If being laid-back, charismatic and contagious were elements of Jack Harlow’s success story on his 2020 major label debut “That’s What They All Say,” with this week’s “Come Home the Kids Miss You,” those virtues reveal themselves as the rapper-songwriter’s golden stock-in-trade. From there, Harlow builds upon his bedrock strengths and finds a heady musical elixir for his new album, a vibe more potent, direct and swaggering than on his first major label outing.
With slightly less laughs and fewer basketball jokes than offered in 2020, “Come Home the Kids Miss You” has its eye toward something more romantic, but cutting, and its ear toward something more nuanced, yet bolder.
Part of the reason for the latter stems from the fact that this time out, Harlow has a hand in his album’s co-production with Angel (BabeTruth) Lopez and Rogét Chahayed. Their unified vibe gives the listener a closer sense of what his sonics are — as opposed to that of his first album’s array of producers — and allow the sensually curvaceous chords of “Side Piece” and “First Class” (Fergie “Glamorous” sample and all) ample breathing room without losing his debut’s lightness or savoir faire. In the center of this is Harlow’s charmed sing-song-y flow, one that maintains its Southern drawl, albeit lower and flintier and with a newly refined sense of emotional phrasing.
Starting with a woozily looped piano, “Talk of the Town” is Harlow’s state-of-the-union address, an autobiographical stroll through old neighborhoods and allegiances with a hint of braggadocio (“We used to have the same drive, you in park now”). Sticking with the piano as his guide, Harlow welcomes unannounced guest Snoop Dogg to “Young Harleezy.” Here, Snoop lends liquid honey to the clip-clopping track (along with a “Jack is the mack” hat tip), while Harlow concentrates on “being enough.” That insecurity, as well as his occasional self-deprecation, is a doubling down of his charm offensive, and one of the rapper’s most winning qualities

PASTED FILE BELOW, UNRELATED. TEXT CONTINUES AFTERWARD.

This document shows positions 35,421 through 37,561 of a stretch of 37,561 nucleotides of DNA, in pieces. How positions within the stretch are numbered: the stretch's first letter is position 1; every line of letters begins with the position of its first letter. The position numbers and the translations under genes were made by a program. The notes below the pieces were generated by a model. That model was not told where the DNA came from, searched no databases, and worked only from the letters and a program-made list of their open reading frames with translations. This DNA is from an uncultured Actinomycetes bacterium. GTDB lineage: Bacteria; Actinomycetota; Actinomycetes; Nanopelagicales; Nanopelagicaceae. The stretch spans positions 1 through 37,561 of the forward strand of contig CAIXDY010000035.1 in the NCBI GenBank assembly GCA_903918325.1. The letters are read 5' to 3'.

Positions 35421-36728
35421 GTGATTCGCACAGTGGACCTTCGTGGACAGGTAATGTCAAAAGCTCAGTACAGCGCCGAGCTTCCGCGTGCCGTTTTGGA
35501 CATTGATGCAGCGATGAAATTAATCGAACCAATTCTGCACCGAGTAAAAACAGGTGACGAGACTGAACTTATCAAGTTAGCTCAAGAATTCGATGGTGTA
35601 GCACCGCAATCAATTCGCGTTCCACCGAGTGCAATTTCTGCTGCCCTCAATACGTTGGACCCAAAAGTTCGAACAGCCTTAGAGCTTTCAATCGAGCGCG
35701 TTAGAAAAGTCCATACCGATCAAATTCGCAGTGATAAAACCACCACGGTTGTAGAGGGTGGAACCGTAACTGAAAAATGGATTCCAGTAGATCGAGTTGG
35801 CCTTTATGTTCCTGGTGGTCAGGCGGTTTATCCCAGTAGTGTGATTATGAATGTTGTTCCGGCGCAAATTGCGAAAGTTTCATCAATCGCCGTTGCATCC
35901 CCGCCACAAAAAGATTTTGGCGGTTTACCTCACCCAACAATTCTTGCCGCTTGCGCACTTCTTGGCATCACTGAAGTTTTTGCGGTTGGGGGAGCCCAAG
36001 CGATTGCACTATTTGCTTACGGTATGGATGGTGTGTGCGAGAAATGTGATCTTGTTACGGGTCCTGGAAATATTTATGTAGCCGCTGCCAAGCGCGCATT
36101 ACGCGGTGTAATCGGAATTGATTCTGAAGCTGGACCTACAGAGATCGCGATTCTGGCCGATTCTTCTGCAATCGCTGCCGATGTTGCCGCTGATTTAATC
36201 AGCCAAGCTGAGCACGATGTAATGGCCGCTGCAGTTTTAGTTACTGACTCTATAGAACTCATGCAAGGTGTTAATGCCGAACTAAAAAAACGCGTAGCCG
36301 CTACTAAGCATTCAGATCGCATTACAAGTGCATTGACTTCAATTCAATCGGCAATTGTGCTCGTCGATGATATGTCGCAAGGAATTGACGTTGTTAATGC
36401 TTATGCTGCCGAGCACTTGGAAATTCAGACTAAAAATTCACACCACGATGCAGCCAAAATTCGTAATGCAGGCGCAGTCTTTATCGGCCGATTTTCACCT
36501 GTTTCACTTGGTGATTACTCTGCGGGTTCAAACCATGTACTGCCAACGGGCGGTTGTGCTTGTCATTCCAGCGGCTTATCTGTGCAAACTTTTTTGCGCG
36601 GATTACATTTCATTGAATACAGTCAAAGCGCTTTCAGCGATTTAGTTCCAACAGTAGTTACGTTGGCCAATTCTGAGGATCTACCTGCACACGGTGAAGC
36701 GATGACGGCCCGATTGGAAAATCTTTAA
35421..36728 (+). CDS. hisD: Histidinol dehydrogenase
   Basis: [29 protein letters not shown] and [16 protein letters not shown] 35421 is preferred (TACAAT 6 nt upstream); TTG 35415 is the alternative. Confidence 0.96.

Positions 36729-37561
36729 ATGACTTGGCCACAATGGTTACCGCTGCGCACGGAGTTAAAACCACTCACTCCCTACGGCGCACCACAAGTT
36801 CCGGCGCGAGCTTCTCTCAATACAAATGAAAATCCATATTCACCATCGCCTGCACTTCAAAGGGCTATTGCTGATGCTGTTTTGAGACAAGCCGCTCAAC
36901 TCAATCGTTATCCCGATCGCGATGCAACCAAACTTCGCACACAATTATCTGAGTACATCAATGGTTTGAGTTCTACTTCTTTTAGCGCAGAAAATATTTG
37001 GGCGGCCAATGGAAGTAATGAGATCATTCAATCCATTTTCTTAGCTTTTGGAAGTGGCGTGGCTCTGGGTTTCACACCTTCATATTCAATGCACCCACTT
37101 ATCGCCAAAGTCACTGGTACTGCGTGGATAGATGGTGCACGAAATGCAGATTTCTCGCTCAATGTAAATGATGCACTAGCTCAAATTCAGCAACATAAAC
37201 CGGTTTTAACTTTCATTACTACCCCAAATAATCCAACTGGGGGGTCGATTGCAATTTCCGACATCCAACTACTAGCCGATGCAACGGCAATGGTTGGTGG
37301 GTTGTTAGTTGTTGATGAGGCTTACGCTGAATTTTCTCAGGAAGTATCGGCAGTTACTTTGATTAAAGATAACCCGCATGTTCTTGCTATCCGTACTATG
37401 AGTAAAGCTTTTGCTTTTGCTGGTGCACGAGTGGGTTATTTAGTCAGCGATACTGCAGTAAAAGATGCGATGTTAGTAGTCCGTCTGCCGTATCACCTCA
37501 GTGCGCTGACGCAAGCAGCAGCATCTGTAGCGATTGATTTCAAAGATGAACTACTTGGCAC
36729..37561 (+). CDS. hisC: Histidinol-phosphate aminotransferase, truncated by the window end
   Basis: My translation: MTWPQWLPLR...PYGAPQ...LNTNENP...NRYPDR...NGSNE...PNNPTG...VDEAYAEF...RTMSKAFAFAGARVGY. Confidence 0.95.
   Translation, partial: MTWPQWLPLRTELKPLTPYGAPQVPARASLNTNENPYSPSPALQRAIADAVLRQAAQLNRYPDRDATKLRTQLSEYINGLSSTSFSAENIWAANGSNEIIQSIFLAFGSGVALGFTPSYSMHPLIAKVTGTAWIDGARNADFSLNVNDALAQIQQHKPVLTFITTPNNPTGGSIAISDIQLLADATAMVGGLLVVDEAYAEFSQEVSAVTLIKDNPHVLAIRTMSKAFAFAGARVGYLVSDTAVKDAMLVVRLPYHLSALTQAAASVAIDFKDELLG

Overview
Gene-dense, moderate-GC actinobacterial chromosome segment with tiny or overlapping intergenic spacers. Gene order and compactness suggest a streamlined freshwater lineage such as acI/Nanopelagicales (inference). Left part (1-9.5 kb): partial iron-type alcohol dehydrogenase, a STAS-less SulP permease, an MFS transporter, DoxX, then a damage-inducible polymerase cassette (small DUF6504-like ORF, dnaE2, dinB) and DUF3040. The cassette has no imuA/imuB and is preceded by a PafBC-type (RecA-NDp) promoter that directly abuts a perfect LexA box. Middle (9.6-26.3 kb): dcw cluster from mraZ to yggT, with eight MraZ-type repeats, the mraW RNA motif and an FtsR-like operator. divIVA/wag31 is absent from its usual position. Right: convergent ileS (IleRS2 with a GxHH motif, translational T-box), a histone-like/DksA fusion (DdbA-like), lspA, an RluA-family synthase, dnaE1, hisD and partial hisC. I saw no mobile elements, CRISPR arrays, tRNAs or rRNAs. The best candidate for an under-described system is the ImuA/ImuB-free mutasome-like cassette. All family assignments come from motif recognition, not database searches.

Not every guest makes sense within the context of the album. “Movie Star,” with featured co-producer and vocalist Pharrell Williams, is a minor-key electro-squelch that’s cute, but its voices never mesh, and the track seems more spiteful than soulful. One of Harlow’s heroes, Lil Wayne, appears on “Poison” in mellow, super AutoTune mode for a song that, while good, lacks necessary energy.
What does work is Harlow’s pairing with fellow Southerner Justin Timberlake, another purveyor of blue-eyed soul appropriation, on “Parent Trap.” After Harlow’s sweet rap tackles the self-acknowledgement of “the top being where they like to see you get embarrassed / Especially when you charismatic,” together they acknowledge the pitfalls of fame. So, too, does “Churchill Downs,” Harlow’s quietly odd pairing with Drake. Backed by a weirdly flute-y loop and a slow, infectious click, the team of mentor and mentee throw humble compliments at each other when they’re not offering cutting, pragmatic commentary. In particular, Drake’s lyrics about life in the limelight are some of the best he’s come up with since 2020; the next Drake record is something to really look forward to, if this is where he’s going.
What’s best about “Come Home the Kids Miss You” isn’t its guests, thankfully. It’s Harlow ruminating on his own, marinating in his own self-created soundscape. Harlow’s “Dua Lipa” trap track may seem like a silly fanboy plea (“Dua Lipa, I’m tryna do more with her than do a feature”), but instead concentrates on the leaps of faith an artist makes anytime he lays a lyric down. Behind Harlow on the track is a mesmeric, twinkly melody and a bridge that crushes.
Nothing is catchier on “Come Home,” though, than “Like a Blade of Grass” and “Lil Secret,” both co-written with his production team. Between the former’s lyrics’ shifting perspectives and both tracks’ swirling melodies and their nearness to a Michael/Quincy R&B moment, these songs are perfection.
If “Come Home the Kids Miss You” feels like Harlow’s “Off the Wall,” could his “Thriller” be very far away? Thankfully, Harlow is the type of artist that warrants that question.